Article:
Your doctor will insert one finger into the scrotum (sac that contains the testicles) and ask you to cough. Coughing raises pressure in the abdomen and pushes your intestines into the hernia opening.

X-Rays and Ultrasounds

These tests can help your doctor see if a bone fracture or inflammation is causing groin pain.

Complete Blood Count (CBC)

This type of blood test can help determine if an infection is present.

Treatment for Groin Pain

The treatment for your groin pain will depend on the underlying cause. Minor strains can often be treated at home, while more severe groin pain may require medical treatment.

Home Care

If your groin pain is the result of a strain, treatment at home is probably your best option. Resting and taking a break from physical activity for two to three weeks will allow your strain to heal naturally. Pain medications, including Tylenol, may be taken to manage your pain and discomfort. Applying ice packs for 20 minutes a few times per day can help as well.

Medical Treatment

If your groin pain is caused by a broken bone or fracture in the area, surgery may be required to repair the bone. If an inguinal hernia is the underlying cause of your symptoms, surgery may be needed.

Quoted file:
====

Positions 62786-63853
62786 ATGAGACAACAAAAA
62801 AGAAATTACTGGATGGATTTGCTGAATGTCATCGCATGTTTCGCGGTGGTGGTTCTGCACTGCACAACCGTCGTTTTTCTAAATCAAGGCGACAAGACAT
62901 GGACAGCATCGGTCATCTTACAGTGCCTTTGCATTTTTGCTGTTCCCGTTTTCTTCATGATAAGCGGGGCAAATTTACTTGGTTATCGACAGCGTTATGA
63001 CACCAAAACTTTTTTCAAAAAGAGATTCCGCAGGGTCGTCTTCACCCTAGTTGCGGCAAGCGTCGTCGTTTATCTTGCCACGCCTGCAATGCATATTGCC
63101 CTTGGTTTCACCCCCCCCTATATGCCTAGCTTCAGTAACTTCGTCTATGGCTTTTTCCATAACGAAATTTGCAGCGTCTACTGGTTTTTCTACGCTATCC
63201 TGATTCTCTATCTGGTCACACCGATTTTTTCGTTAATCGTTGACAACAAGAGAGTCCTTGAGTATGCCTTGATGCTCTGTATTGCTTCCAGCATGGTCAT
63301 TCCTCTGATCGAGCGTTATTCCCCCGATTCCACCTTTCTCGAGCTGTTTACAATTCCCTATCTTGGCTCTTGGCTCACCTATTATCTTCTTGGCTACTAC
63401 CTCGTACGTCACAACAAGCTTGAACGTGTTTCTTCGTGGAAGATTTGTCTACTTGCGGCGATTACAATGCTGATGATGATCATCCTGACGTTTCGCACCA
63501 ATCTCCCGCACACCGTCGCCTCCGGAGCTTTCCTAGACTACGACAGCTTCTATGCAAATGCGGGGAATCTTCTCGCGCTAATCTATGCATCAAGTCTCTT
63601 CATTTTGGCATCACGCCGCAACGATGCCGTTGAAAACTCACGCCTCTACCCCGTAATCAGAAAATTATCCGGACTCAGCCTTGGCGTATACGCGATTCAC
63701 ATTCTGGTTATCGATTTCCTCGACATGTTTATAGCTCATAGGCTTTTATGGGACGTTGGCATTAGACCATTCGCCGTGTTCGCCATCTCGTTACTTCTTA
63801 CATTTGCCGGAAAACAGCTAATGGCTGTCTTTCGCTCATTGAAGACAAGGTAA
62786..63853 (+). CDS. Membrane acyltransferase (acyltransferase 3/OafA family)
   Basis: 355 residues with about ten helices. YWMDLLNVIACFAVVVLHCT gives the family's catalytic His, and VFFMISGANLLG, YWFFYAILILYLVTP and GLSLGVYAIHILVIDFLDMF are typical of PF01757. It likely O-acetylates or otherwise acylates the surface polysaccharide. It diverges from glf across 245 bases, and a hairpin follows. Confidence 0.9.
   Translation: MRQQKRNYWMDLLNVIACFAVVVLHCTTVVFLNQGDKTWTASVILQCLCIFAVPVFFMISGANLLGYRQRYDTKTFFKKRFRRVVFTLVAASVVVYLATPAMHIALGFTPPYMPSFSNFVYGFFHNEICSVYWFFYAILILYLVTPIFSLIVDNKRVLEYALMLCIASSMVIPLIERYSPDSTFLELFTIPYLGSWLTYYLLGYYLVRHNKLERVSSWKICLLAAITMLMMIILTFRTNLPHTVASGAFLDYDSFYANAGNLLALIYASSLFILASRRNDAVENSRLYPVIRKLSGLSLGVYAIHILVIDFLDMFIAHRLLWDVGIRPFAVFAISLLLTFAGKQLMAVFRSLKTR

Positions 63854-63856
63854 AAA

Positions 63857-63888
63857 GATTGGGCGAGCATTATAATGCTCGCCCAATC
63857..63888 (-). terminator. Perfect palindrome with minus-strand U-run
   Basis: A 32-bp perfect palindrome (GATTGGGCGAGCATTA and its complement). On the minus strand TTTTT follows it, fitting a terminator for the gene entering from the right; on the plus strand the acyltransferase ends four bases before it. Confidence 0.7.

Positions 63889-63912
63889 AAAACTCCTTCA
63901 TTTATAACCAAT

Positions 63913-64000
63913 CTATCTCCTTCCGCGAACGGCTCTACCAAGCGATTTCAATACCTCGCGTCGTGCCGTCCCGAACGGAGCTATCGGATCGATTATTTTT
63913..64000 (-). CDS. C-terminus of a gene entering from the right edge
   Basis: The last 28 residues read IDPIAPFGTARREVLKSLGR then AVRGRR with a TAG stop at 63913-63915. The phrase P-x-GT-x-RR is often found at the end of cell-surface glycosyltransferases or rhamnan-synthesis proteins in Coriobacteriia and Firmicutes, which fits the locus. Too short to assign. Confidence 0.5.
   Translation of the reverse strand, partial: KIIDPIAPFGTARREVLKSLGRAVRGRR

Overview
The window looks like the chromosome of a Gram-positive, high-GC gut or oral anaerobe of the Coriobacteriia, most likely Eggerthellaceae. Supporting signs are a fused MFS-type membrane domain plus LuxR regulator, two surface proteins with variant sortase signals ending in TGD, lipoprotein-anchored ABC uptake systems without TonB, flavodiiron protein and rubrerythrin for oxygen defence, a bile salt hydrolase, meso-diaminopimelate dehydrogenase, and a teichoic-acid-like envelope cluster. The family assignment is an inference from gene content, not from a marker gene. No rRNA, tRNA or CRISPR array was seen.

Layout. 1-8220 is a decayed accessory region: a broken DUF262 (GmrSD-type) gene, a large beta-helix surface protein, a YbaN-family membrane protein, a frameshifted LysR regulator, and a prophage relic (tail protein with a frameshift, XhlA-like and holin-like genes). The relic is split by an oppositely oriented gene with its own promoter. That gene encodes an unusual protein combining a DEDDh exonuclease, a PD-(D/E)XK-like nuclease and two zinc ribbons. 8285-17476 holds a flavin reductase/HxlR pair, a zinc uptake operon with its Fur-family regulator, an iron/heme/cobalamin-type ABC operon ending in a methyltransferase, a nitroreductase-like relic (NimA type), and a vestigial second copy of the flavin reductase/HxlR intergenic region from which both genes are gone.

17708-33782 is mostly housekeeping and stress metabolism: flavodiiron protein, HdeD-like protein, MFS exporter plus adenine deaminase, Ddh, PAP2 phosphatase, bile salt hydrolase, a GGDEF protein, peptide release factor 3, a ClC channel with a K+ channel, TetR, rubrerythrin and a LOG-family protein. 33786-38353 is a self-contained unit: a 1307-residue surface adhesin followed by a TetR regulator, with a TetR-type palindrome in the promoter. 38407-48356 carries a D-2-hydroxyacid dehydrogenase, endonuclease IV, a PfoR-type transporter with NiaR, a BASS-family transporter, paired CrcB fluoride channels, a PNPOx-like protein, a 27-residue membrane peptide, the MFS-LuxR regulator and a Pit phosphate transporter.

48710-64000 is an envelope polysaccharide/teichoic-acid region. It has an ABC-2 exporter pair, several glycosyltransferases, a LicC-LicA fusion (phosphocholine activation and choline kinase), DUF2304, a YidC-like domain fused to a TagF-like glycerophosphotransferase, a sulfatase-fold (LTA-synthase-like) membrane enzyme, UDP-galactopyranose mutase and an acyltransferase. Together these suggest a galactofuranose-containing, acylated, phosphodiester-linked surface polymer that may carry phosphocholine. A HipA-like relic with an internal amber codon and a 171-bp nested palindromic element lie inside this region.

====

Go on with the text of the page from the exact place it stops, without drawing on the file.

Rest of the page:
If home care methods do not work for your strain injury, drugs that reduce inflammation might be prescribed to help relieve your symptoms. If this does not work and you have reoccurring strain injuries, your doctor might think it is best that you perform physical therapy.

Preventing Groin Pain

There are a few steps that you can take to avoid groin pain. For athletes, gentle stretching is a way to help prevent injury. A slow, steady warmup before doing physical activity can help reduce your risk of groin injury, especially when done consistently. Maintaining a healthy weight and taking care when lifting heavy objects can help you prevent hernias.

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See a list of possible causes in order from the most common to the least.


Swollen Lymph Nodes

The lymph nodes are glands that house white blood cells, which are responsible for killing invading organisms. They can become swollen in response to tumors and infections such as mono and ear and skin infections.

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Obstructive Uropathy

Obstructive uropathy is a condition in which your urine flow is blocked, and backs up into the kidneys. IIt may be caused by a blockage in one of the ureters - the tube that channels urine between the bladder and th...

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Kidney Stones

Kidney stones are solid masses of crystalized calcium or other substances that originate in the kidneys but can pass through the urinary tract. The greatest risk factor is making less than one liter of urine per day.

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A hernia occurs when an organ pushes through the muscle or tissue that holds it in place. Hernias are most common in the abdomen. However, they can also appear in the upper thigh, belly button, and groin regions.